How to Halt a Running Toilet and Prevent Overflow

How to Halt a Running Toilet and Prevent Overflow

Everybody hates running toilets. The sight of it is disgusting, and the sound of it is thoroughly annoying. Being physically irritated by running toilets is one thing. However, they bring about a significant financial strain too. They will cost you thousands of gallons of wasted freshwater annually.

Since the pandemic broke out, most people have been DIY-ing almost everything in their homes. Of course, you wouldn’t want to risk bringing the plumber in the house at a time like this. DIY-ing something as simple as a toilet fix will also save you a great deal of money and hassle. There are countless instances in your home regularly where you feel the need to call an expert to fix the problem. If you add the costs of all these home improvement consultations and renovations, you’ll get to know that you’re almost spending half of your paycheck on them.

Due to the advent of digital media and YouTube, nothing seems impossible today, not even fixing a running toilet. You can fix almost anything by yourself in a less complicated and more lucrative manner. A plumber or technician will only partly solve your problem so that you will need to call them again after some time. Since you’ve decoded their schemes, it’s about time you start fixing your stuff. In case the overflow causes a flooded bathroom, click here to know how to resolve the problem. Read on to know what’s causing your toilet to run water consistently and how to fix it.

How Exactly Does A Toilet Work?

No matter what toilet model you have in your bathroom, they all work nearly the same way. Expose the tank by taking off the lid. Flush your toilet several times to note what happens when you pull the lever or press the button. The first thing you’ll notice is that a chain ascends; it’s called the flapper. As the chain lifts, the tank releases the water into the toilet. When you let go of the button or the lever, the flapper blocks the water outlet (hole), and water starts filling up in the tank again. The component that lets the water in the tank is called the float. Its job is to let in water and seal the tank once it’s full. An overflow tube at the center of the tank is responsible for letting go of excess water. A fault in any of these components can be the root cause of a running toilet. Now that you know how a toilet works, let’s get down to how you can fix it.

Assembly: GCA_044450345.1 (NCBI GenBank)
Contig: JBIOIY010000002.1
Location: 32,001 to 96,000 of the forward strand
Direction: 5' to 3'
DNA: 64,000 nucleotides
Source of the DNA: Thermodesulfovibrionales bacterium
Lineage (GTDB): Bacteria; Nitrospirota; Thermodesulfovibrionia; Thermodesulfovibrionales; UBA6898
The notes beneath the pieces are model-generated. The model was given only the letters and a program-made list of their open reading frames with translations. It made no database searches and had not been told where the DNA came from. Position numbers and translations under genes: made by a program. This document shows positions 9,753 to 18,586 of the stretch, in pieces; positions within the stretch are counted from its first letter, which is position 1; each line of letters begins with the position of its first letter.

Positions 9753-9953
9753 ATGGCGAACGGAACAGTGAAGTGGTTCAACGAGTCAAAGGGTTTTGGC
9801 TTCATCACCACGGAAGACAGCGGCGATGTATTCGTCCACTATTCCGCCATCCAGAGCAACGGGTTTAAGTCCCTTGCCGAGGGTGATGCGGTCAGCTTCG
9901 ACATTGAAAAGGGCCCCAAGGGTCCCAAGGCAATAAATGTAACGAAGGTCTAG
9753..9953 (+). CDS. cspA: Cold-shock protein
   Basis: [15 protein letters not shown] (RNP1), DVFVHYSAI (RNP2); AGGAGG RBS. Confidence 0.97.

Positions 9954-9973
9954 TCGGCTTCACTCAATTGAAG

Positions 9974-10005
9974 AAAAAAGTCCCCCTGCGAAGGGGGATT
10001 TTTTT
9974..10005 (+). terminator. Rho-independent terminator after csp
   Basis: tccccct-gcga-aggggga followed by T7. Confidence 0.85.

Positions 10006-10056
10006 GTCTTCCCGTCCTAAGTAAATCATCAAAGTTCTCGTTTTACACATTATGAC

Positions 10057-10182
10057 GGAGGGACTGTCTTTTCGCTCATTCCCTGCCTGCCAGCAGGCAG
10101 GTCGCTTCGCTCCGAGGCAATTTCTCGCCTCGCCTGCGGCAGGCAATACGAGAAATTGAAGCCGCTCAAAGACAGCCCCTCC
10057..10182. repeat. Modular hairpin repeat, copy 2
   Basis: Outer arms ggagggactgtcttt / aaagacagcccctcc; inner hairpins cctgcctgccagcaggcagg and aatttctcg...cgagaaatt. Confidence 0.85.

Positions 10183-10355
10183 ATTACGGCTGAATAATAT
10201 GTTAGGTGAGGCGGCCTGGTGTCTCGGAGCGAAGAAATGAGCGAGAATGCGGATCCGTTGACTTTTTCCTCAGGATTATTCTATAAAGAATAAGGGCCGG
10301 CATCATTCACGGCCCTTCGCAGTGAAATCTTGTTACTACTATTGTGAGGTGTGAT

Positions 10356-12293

Fixing a Running Toilet in 4 Easy Steps

Examine The Fill Tube

The bowl will not fill up if the fill tube appears to get disconnected from the fill valve. Consequently, your toilet will either not flush or have trouble flushing. Reconnect the fill tube and firmly fix it to prevent disconnection again. Ensure that it isn’t connected too close to the overflow tube. It should at least be an inch higher when the water releases into the overflow tube. Flush one or two times to check if it’s working correctly or not.

Check The Float

The float adjusts the water inflow and outflow in your toilet’s tank. If the float is descended, the water will make its way into the toilet gradually while flushing. If the float is elevated, the water will make its way into the overflow tube. Consequently, you’ll have a running toilet. To fix this, mark a position inside the tank to test the level of the overflow tube. Flush your toilet to check where the water level ends up near your marked spot. Adjust the float’s height per the marked spot and flush to check it each time until you get it right.

Look Into The Chain’s Length

As mentioned earlier, a chain (aka the flapper) pulls up to depart water when you press the flush button. The same chain covers the water outlet to stop flushing and fill up the tank again. If the chain is too small or doesn’t sit on the hole properly, the water won’t stop running. If the chain is too long, it won’t get pulled when you push the button making it impossible to flush. Therefore, you’ll need to replace the chain.

Get A New Flapper

If nothing from the tricks mentioned above works for your toilet, replace the flapper. All you need to do is seal the water inlet and run a little errand to the hardware store to buy a new flapper. Don’t forget to take the existing flapper along to purchase the same model. Once you find the perfect match, use the same technique you used to take out the flapper in reverse to fit it back. Each model of toilet has a different flapper that works differently in the tank.

The Bottom Line

Fixing your toilet might seem disgusting at first, but you’ll get used to it when you find out that it’s pretty simple and cost-effective. Firstly, research and understand how a toilet works to propose theories to fix it. Flush your toilet several times to find the root cause of the problem. Examine whether the fill tube is connected firmly and whether the float is in the correct position. Lastly, check the chain’s height. If nothing works, replace the flapper with a new one.

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